6210 Overlook Rd, Peachtree Corners, GA 30092 is a condo/townhome/row home/co-op for sale, and has been listed on the market for 10 days. 6210 Overlook Rd is in the Peachtree Corners neighborhood, which has a median listing price of $87,900. The median listing price for Peachtree Corners is 100% less than Peachtree Corners at $495,000, and 100% less than GA at $250,000. Nearby neighborhoods like have a median listing price of Price Unavailable. The schools near 6210 Overlook Rd include Peachtree Elementary School, Pinckneyville Middle School, and Norcross High School, which are all in the Elem School: Peachtree, High School: Norcross, and Middle School: Pinckneyville district. There are similar and nearby condo/townhome/row home/co-ops for sale include 505 Glenleaf Dr.

6210 Overlook Rd, Peachtree Corners, GA 30092
6210 Overlook Rd, Peachtree Corners, GA 30092

6210 Overlook Rd, Peachtree Corners, GA 30092 is a condo/townhome/row home/co-op for sale, and has been listed on the market for 10 days. 6210 Overlook Rd is in the Peachtree Corners neighborhood, which has a median listing price of $87,900. The median listing price for Peachtree Corners is 100% less than Peachtree Corners at $495,000, and 100% less than GA at $250,000. Nearby neighborhoods like have a median listing price of Price Unavailable. The schools near 6210 Overlook Rd include Peachtree Elementary School, Pinckneyville Middle School, and Norcross High School, which are all in the Elementary School: Peachtree, High School: Norcross, and Middle School: Pinckneyville district. There are similar and nearby condo/townhome/row home/co-ops for sale include 505 Glenleaf Dr.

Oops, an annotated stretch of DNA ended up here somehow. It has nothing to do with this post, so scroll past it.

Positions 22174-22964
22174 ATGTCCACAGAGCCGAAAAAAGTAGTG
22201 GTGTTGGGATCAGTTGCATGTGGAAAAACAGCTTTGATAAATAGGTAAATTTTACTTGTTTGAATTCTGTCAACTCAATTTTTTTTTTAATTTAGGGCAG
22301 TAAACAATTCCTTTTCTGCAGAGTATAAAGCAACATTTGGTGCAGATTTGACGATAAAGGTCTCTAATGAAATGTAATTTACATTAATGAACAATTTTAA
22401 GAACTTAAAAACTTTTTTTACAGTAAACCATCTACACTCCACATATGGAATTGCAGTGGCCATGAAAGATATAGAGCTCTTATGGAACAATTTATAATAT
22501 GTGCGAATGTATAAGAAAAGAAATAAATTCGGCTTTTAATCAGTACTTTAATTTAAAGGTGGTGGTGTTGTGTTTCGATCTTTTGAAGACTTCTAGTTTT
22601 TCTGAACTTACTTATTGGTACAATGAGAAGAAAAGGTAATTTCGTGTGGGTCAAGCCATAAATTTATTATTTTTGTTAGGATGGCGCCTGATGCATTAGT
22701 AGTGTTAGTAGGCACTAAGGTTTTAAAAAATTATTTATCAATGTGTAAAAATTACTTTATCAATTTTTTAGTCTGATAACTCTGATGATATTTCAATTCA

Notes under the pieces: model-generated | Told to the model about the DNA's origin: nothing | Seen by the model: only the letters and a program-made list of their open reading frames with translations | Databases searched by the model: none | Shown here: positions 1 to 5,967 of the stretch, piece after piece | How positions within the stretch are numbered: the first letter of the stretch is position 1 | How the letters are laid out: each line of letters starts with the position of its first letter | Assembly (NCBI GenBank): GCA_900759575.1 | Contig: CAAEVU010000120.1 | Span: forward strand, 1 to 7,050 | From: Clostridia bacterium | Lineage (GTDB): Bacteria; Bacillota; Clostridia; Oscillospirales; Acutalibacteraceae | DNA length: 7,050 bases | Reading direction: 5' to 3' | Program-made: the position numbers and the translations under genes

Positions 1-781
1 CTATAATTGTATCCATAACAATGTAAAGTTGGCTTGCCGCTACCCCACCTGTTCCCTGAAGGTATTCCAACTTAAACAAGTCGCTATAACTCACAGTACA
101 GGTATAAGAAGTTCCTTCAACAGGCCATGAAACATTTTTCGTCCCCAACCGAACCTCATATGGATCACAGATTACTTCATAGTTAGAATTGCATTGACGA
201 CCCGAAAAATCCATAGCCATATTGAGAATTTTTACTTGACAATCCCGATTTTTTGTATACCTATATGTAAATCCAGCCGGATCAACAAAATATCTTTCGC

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Property Details for 6180 Dove Field Ct

Property Details for 6180 Dove Field Ct

6180 Dove Field Ct, Peachtree Corners, GA 30092
6180 Dove Field Ct, Peachtree Corners, GA 30092
Property Features
Beds Total: 4
Baths Full: 3
Baths Half: 1 Main Full Baths: 1 Main Half Baths: 1 Upper Full Baths: 2
Dining Room Desc: Seats 12+, Separate Dng Rm
1-2 Step Entry Fenced Yard Garden Area Patio Prof Landscaping Lot Dimensions: 77x48x260x27x251 Approximate Lot Size: 1/3 to 1/2 Acre

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MetLife reveals design of its new “Midtown Union” project – Atlanta Business Chronicle

MetLife Inc. received conditional approval Tuesday to move ahead with its 9-acre mixed-use project in Midtown at 17th, Spring and West Peachtree.

The project, which includes a 25-story office tower and 250-key hotel, was presented to the Midtown Development Review Committee. Its suggestions for how the giant project should be scaled into the northern edge of Midtown, one of the city’s most walkable neighborhoods, will be passed on to the city of Atlanta for final approval.

“Midtown Union,” as the project is officially known, will also include up to 350 apartments and 87,000 square feet of retail.